FIRST DAY OF KINDERGARTEN -- It's time again
I’ve watched first days of Kindergarten as a mother and as a school psychologist for almost 40 years. On these days I've seen events that were heart rending, humorous, embarrassing and inspiring.
Some schools allow parents to stay for a while. Others forbid them to even enter the room. That usually moves the drama to the hall. I’ve watched teachers skillfully gather the group to a circle for a story and others deal helplessly with three or four crying five year olds. Sometimes I have had to usher the crying 35 year olds out of the room and to my office.
Many kids these days have had lots of preschool so the separation is less traumatic, but not for mom and dad camcorder in hand, and tears in their eyes. For this event I’ve never been able to maintain that professional psychological distance we’re supposed to have. I’ve often shed a few tears even before the parents and the kids, so I took my own babes into this monumental transition wondering if I would fall apart when it was our turn. I did -- just a little. Some were tears of joy when a friend took my shy daughter under her wing (they are still friends 25 years later). With my son the tears quickly dried with shock when he introduced himself as “junkyard dog”. He was the happiest Kindergartener you’ve ever seen. He saved all his tears for the last day of Kindergarten when he clung to his sweet young teacher and sobbed at the prospect of leaving her.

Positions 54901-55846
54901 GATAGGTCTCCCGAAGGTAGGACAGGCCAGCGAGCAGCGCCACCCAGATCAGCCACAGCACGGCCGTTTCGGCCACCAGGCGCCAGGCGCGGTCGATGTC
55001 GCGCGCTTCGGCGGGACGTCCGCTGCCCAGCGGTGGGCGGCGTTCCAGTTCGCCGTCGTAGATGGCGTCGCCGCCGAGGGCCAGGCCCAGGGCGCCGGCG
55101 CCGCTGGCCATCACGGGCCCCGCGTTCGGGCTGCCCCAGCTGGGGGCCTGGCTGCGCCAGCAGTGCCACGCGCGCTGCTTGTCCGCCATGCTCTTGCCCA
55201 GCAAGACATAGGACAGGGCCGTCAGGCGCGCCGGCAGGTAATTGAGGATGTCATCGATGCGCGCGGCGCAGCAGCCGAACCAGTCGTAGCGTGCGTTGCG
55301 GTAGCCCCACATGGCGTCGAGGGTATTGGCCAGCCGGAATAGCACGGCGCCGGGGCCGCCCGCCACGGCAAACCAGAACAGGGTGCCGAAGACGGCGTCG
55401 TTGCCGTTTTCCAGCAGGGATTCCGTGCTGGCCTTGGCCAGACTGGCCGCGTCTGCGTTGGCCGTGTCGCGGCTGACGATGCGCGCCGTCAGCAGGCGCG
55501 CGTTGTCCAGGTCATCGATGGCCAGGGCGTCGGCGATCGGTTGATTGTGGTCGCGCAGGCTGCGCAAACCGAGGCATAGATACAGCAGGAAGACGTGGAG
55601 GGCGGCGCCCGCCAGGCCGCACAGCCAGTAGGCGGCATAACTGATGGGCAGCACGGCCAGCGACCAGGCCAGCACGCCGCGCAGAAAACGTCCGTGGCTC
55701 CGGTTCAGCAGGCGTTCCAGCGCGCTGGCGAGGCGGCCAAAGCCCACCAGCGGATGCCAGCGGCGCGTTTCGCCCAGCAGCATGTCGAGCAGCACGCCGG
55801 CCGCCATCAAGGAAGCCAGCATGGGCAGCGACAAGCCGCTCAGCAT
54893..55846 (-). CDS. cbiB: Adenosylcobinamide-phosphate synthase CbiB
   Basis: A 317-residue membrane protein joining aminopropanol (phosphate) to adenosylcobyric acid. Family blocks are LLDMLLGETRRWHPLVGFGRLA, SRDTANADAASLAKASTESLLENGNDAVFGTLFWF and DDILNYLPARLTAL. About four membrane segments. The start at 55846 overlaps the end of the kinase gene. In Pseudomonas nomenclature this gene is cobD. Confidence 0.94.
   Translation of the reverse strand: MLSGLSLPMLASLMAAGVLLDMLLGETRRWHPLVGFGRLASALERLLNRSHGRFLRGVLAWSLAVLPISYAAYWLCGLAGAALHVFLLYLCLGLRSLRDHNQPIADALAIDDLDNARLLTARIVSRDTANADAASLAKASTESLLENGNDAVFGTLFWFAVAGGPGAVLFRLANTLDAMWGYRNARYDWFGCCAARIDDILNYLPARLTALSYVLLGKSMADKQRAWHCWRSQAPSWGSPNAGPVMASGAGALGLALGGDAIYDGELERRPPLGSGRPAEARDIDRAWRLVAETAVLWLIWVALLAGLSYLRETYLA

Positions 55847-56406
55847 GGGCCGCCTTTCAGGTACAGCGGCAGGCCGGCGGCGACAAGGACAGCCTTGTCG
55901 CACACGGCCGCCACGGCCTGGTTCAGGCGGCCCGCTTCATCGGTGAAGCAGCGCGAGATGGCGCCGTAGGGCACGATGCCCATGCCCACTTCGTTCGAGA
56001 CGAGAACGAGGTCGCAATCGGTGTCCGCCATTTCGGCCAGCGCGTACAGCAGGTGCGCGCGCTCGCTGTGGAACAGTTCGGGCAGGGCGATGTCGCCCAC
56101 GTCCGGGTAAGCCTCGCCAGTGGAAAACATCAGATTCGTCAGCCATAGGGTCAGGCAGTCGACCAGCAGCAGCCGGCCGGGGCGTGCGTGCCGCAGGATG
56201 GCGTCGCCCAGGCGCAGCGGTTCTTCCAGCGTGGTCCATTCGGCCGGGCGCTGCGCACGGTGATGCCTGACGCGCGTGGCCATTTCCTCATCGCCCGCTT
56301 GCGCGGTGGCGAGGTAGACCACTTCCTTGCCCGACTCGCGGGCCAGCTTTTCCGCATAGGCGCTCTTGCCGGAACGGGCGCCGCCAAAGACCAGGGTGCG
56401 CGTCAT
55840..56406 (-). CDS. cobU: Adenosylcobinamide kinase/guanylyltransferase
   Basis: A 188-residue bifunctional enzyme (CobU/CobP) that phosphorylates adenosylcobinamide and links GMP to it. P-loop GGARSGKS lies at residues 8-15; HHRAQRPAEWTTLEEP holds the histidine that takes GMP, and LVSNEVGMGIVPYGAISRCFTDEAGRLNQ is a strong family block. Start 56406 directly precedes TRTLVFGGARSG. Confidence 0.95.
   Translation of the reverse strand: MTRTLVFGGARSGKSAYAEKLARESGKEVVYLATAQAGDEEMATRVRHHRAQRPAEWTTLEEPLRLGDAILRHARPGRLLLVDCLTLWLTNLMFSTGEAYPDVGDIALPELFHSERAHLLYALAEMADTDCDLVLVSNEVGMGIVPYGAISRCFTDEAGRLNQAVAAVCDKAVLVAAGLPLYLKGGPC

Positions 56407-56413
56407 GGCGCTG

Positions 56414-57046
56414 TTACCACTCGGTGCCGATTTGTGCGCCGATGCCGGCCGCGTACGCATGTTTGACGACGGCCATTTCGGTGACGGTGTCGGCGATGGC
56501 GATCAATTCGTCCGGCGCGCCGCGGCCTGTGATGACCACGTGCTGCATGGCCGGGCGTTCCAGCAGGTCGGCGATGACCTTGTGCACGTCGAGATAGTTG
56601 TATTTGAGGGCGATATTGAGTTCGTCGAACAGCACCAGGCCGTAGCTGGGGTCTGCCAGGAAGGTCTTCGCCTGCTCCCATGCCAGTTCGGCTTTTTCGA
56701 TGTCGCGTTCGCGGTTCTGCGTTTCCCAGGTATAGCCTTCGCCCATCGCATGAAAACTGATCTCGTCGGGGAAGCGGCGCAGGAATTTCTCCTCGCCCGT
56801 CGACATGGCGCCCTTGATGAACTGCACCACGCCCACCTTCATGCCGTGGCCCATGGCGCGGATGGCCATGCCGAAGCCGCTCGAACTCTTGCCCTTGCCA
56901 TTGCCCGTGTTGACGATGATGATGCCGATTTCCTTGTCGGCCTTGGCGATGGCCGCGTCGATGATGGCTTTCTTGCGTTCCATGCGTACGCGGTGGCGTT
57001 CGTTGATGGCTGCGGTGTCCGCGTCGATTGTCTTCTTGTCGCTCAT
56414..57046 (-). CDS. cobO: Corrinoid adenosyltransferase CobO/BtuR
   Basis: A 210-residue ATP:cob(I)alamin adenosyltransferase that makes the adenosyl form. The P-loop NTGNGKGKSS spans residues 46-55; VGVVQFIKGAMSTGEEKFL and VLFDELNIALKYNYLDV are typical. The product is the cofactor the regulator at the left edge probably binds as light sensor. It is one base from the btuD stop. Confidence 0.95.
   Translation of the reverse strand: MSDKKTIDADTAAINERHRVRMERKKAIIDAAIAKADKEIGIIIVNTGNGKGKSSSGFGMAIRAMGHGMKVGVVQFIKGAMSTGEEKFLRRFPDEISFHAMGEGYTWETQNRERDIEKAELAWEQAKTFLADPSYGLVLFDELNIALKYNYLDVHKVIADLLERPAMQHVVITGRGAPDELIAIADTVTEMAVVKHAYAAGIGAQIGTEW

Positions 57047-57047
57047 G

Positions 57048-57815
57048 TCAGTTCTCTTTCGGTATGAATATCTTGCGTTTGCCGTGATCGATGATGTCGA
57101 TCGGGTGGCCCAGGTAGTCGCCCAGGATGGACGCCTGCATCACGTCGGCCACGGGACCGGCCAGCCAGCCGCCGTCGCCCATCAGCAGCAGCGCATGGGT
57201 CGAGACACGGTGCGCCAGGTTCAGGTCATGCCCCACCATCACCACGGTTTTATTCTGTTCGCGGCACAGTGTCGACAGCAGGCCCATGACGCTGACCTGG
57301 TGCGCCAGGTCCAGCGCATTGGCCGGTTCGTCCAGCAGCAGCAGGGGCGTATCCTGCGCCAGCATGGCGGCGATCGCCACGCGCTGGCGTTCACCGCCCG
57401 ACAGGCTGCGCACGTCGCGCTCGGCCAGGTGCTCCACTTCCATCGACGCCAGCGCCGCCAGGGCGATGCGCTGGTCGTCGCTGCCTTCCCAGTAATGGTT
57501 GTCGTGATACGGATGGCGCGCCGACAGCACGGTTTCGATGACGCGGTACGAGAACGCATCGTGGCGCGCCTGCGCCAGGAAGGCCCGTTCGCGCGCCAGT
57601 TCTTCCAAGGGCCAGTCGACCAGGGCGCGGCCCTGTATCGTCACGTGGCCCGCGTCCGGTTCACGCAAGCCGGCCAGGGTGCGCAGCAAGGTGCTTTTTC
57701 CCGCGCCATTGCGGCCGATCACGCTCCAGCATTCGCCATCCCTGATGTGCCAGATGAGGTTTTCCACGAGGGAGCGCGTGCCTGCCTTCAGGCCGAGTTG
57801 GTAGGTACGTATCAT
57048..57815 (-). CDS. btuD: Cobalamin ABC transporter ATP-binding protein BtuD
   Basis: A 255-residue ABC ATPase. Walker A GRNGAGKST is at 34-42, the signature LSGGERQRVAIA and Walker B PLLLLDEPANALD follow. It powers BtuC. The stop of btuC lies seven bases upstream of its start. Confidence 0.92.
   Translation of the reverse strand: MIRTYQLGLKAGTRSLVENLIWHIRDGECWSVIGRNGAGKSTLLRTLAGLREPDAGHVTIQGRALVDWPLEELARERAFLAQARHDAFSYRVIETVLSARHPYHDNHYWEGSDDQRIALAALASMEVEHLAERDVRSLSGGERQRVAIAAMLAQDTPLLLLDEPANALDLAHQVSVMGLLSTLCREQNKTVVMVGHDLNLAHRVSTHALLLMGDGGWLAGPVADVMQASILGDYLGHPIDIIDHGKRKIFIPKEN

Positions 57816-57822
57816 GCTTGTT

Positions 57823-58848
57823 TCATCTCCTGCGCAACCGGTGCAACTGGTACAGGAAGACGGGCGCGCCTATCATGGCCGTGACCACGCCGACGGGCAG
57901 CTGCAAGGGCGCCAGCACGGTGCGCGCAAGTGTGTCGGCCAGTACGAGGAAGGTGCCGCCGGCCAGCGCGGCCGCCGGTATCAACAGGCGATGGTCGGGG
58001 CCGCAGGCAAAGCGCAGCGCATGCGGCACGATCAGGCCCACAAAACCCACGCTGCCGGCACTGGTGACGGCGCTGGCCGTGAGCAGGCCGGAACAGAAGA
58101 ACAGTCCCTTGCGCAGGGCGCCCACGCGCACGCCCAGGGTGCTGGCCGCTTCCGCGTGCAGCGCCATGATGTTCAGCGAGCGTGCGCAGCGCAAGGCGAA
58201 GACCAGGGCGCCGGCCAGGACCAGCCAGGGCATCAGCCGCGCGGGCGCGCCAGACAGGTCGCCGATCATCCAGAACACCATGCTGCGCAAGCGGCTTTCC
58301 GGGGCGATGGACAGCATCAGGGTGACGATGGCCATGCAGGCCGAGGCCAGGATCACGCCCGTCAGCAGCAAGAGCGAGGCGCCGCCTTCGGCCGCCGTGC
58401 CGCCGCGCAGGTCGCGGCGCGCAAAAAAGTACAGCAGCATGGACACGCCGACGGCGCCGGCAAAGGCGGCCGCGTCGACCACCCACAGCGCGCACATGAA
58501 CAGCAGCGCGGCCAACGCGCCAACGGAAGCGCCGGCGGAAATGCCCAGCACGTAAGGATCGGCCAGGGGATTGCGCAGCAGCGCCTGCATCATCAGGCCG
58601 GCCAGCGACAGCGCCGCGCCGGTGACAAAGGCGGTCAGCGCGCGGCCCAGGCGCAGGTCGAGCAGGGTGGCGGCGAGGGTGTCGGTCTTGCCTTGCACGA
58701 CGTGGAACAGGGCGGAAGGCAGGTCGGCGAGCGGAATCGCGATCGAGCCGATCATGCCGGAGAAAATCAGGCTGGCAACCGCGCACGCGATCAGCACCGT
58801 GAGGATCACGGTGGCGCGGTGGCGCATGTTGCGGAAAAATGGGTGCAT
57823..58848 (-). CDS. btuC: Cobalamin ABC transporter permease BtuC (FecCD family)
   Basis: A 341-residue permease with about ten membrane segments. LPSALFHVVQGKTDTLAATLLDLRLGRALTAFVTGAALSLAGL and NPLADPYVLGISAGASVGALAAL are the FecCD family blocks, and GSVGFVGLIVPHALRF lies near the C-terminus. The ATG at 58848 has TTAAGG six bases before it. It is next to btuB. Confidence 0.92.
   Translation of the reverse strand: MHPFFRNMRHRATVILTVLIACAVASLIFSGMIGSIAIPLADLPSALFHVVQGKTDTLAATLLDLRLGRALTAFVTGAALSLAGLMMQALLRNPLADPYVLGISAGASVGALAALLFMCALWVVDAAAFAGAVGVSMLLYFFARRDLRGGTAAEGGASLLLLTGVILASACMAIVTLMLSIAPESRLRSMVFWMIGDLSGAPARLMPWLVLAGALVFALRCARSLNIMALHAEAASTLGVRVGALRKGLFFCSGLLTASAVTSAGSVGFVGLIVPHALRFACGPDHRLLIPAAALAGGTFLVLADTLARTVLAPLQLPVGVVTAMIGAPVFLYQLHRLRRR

I've often thought that I should take my own camcorder and film what takes place 10 minutes after the parents leave, so they could see how quickly kids adjust. Instead I have made many phone calls reporting how well their child recovered to ease the hearts of parents suffering their own separation.
At one school the PTA has a coffee and rolls event in the auditorium with lots of tables for signups and information. It is the grown up version of gathering them for a story and usually eases the parental transition.
I always treasure this little part of my work. To be present at such a significant moment for so many families is a gift. When called upon for advice I encourage parents to send their child into the big world with the simple message, “I will miss you too. I know this is a little scary, but I know you can do it. I believe in you, and I can’t wait to hear all about your day.”
Life is short; childhood is shorter. I believe we should honor this precious time and its painful and joyful steps.